College of Education can learn about itself

Deborah Van Eendenburg:

No factor is more important to the quality of education than the quality of the teacher. With so much at stake, it would be good to know just how well teacher preparation programs are equipping tomorrow’s teachers — and their students — up for success.
To answer this question, the National Council on Teacher Quality has partnered with U.S. News & World Report to launch a review of the more than 1,400 teacher preparation programs around the country. NCTQ will look at whether the programs select academically capable students, ensure they know the subjects they will teach and equip them with the techniques they need to help their students achieve. The review will let aspiring teachers know where they can get the best preparation, and encourage other programs to emulate the models of their field.
In the 2008-09 academic year, the University of Minnesota’s College of Education and Human Development produced more than 300 of the 4,500 new teachers who graduated in Minnesota. Yet despite its key role in filling the state’s ranks of educators and despite being sent a formal request to participate in July, as of this week, CEHD has not indicated that they will cooperate with the review.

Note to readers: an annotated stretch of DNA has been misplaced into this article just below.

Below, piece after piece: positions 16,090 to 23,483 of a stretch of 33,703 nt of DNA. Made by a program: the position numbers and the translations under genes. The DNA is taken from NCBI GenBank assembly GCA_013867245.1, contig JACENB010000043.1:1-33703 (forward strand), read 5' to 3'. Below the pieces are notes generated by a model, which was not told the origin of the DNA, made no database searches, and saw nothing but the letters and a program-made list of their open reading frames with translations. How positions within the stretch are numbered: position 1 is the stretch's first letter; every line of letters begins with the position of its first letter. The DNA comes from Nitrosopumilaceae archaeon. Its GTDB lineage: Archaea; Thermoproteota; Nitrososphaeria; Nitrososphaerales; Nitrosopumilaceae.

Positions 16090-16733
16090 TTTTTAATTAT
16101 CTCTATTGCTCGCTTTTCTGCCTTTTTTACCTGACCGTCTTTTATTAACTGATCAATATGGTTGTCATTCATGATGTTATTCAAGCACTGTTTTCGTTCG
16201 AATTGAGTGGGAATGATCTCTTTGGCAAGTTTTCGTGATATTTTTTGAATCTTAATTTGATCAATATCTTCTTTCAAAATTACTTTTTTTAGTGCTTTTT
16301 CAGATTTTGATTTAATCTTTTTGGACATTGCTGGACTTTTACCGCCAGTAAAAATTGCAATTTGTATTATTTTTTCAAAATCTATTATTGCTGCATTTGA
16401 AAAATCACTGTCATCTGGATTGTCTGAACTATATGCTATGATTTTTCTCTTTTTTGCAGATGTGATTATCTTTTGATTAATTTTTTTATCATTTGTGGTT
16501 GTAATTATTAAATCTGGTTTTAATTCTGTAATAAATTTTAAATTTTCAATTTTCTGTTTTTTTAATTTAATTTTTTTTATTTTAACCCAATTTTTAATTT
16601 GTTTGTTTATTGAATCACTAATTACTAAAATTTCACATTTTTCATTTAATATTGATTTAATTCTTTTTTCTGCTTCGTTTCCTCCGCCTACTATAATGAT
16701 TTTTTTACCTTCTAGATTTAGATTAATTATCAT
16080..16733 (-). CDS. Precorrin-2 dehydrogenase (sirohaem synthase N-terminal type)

Teacher colleges balk at being rated Wisconsin schools say quality survey from national nonprofit and magazine won’t be fair by: Erin Richards:

5 thoughts on “College of Education can learn about itself”

  1. “No factor is more important to the quality of education than the quality of the teacher.”
    We know the above statement is blatantly false. It’s not even a close call.
    Studies are clear. About 80% of student school performance is predicted by factors outside of the school, such as the student him/herself, home, family income, parents, neighborhood, society in general. About 13% of student school performance is predicted by the teachers, such as experience, training, discipline skills. The remaining 7% of student school performance is predicted by the school itself, such as the facilities, class size, textbooks.
    This is not the same as saying that changes in quality of teachers and schools can’t have profound effects. If there is little substantive difference in the curricula across all schools in the US, then one should expect the little variation in student performance attributed to schools, stated above as 7%. Another way of stating this is, if we we allow or force more diversity in the curricula, rather than using say, the same 4 textbook series across all schools, we would likely see an increase in variation of student performance attributed to the school increase from the 7%, and a concomitant decrease in variation due to the student and teacher.